FPA

FPA

Princess Wiko out 11/5 via 37d03d

FPA is the project of Frances Priya Anczarski, the multifaceted artist and musician from Minneapolis set to release her debut album for 37d03d, Princess Wiko. Written and recorded mainly in her bedroom over quarantine, the album introduces the work of a master daydreamer. Princess Wiko showcases Anczarski’s beautifully evocative voice and deep well of philosophical curiosity, and takes shape through detailed instrumentation and cinematic landscapes—all infused with elements of R&B, spoken word, hip hop, and folk traditions.

With Princess Wiko, the storyteller in Anczarski emerges as she weaves an otherworldly narrative throughout the eight tracks. “Princess Wiko is the story of a young woman of noble birth forced to betray her heart, and marry a man she hardly knows, all the while going down the slow path of self discovery,” she explains. The album unwaveringly captures Wiko’s life of peril as a sort of fictional literary treatise on the human condition, and love as a possibility for change. Although the written story went unfinished as making the album took precedence, the stage has been carefully set through the songs, and its characters lie in wait. Anczarski’s holistic, multi-disciplinary vision for creating art is what brought Princess Wiko to life, and she effortlessly embodies the role of the melancholic medieval-era princess (as seen in the album’s accompanying visuals).

Though Anczarski was born in Minneapolis to a Nigerian mother and Polish father, the idea of Princess Wiko finds its origins in Paris, where she spent six formative years on her own studying music and philosophy. “It was a really influential experience because I was surrounded by talented musicians at the time, and constantly learning new things—from the electronic and house show scene in particular,” she recalls. While her influences range from Nietzsche to Billie Holiday, and Dostoevsky to Max Richter, it is Anczarski’s musical and emotional intuition that informs the shape and color of her art. Like her Minneapolis peers Lizzo and Dua Saleh, no vocal style nor instrumentation is off limits; like Sudan Archives, a slow beauty emerges from her music. The narrative ambiguity and emotional force of her work shares a thread with all great art: no matter what specific topic the project is about, its mystical appeal transcends and becomes personal, making it entirely possible that every listener will see Princess Wiko in a different light.

The title track is a love song, like many others on the album, but “more than that it is the middle of a journey for our Princess. Here we see her grieving over the memory of a past love and foolishly placing her own worth and value into the hands of someone who has forgotten her. She’s singing ‘I want you for eternity, don’t care if you’re not meant for me; I’ll never say your name in peace, will it keep on haunting me?’,” Anczarski explains. “It is a feeling of eternal desperation, one of rejection, of course, and helplessness. Awaiting validation from an external source is always suffering; especially from a man, in a man’s world.” The song features production from Minneapolis musician Andrew Broder, a mainstay of the 37d03d collective, who also co-produced “Untitled” and “Spring Pt.I.”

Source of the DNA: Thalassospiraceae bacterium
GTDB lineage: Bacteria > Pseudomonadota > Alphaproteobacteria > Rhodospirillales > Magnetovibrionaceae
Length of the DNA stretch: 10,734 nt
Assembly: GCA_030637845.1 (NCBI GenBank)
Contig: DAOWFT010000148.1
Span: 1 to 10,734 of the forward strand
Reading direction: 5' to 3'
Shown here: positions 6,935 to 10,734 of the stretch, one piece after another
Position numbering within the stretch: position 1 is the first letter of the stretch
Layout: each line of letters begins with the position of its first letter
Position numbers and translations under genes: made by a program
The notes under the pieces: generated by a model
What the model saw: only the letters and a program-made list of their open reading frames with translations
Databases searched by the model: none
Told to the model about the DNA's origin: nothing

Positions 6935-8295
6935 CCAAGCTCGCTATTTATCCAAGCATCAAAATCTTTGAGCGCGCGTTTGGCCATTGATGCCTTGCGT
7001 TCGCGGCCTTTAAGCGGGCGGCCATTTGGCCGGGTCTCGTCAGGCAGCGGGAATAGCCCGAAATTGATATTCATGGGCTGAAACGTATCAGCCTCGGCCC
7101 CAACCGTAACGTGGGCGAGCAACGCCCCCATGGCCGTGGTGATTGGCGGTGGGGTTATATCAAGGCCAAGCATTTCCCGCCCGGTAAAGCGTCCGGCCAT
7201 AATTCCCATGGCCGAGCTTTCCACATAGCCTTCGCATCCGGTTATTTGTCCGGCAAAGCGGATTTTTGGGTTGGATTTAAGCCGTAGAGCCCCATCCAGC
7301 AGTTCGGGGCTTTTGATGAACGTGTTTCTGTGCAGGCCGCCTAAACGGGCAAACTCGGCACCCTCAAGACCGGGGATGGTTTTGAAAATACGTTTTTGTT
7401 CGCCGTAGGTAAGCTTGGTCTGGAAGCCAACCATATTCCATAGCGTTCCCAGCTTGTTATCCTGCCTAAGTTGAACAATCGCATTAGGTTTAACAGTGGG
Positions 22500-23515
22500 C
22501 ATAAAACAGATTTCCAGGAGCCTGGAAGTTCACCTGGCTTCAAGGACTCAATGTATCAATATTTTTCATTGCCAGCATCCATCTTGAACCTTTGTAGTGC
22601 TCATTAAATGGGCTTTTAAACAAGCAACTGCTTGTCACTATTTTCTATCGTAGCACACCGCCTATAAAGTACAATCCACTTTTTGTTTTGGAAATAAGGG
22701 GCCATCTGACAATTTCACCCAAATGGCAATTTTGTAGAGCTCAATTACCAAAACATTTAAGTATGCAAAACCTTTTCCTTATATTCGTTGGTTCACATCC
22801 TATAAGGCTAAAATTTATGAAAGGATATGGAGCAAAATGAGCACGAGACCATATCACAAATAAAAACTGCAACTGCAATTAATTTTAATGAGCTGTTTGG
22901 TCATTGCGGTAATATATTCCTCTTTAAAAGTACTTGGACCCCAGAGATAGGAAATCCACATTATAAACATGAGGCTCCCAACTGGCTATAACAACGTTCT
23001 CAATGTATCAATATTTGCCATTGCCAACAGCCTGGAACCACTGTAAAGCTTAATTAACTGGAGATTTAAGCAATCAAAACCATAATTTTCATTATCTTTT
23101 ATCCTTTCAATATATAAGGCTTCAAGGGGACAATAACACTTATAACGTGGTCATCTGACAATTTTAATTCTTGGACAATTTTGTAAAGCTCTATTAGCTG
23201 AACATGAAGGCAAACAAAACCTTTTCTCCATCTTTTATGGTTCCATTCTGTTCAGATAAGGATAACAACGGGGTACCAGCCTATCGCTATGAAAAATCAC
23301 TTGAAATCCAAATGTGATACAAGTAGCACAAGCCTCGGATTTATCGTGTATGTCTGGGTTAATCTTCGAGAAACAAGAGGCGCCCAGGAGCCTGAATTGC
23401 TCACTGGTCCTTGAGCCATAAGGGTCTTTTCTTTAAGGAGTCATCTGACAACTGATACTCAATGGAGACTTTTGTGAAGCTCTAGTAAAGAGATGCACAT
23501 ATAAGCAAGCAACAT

“Last to Bloom” represents a dichotomy as well. On one hand it’s about fully actualizing oneself, but the song also centers around the fear of being too late, of being left behind. “It is quite literally the moment of finally coming into alignment with oneself,” Anczarski says. “Followed by the realization that everyone else has already come and gone, bloomed, and perhaps wilted.”

A poignant allure rises to the surface on tracks like “Baby,” the album’s first single. Anczarski’s vocal flow vacillates between glacially cool, eloquent hip hop and lavishly warm, late-night R&B, all the while not only asking ‘what is love,’ but why? Though a love song, “Baby” is also dark and brooding, with a palpable sense of longing as well as deep betrayal: ‘The man you are, did I not build him with you? On solid ground did I not raise and kiss you?… If I weep tonight then ima f*cking kill you, if I weep tonight then ima f*cking kill you.’ The standout track centers around the guitar, Anczarski’s main songwriting instrument, and showcases her unmistakable songcraft and exquisite arrangements.

Further highlighting Anczarski’s vocal range is “The Loved One,” a song that goes from a hushed melodic spoken word to a soothing soprano. The track opens with Wiko realizing how selfish she is: Say you are the one who loves me, light in me something above me, so used to only thinking of me. “When she gets a taste of what she deems as true, all-encompassing love, one that surpasses the ‘self’ or ego, it is something that maybe transports her (temporarily) to another dimension of being,” Anczarski explains. “‘The Loved One’ is also another name for the Princess of Wiko, given to her by her mother after seeing her child utterly entrance every room.”

As Princess Wiko grapples with the pain of feeling unworthy of affection, while also knowing love is the vessel that changes us, she is transported to another kind of being. It is a story of becoming in the Romantic tradition, and uncoincidentally the album is an embodiment of what Anczarski most seeks in her art: a vessel to connect to the universe, and to say things she wouldn’t otherwise feel able. “My hope is that this record makes people feel something,” she says. “And maybe, in some way, relate to the Princess of Wiko as more than just a fictional character.” While this is not her first release, Princess Wiko feels like an early chapter of an epic novel still being written by FPA.

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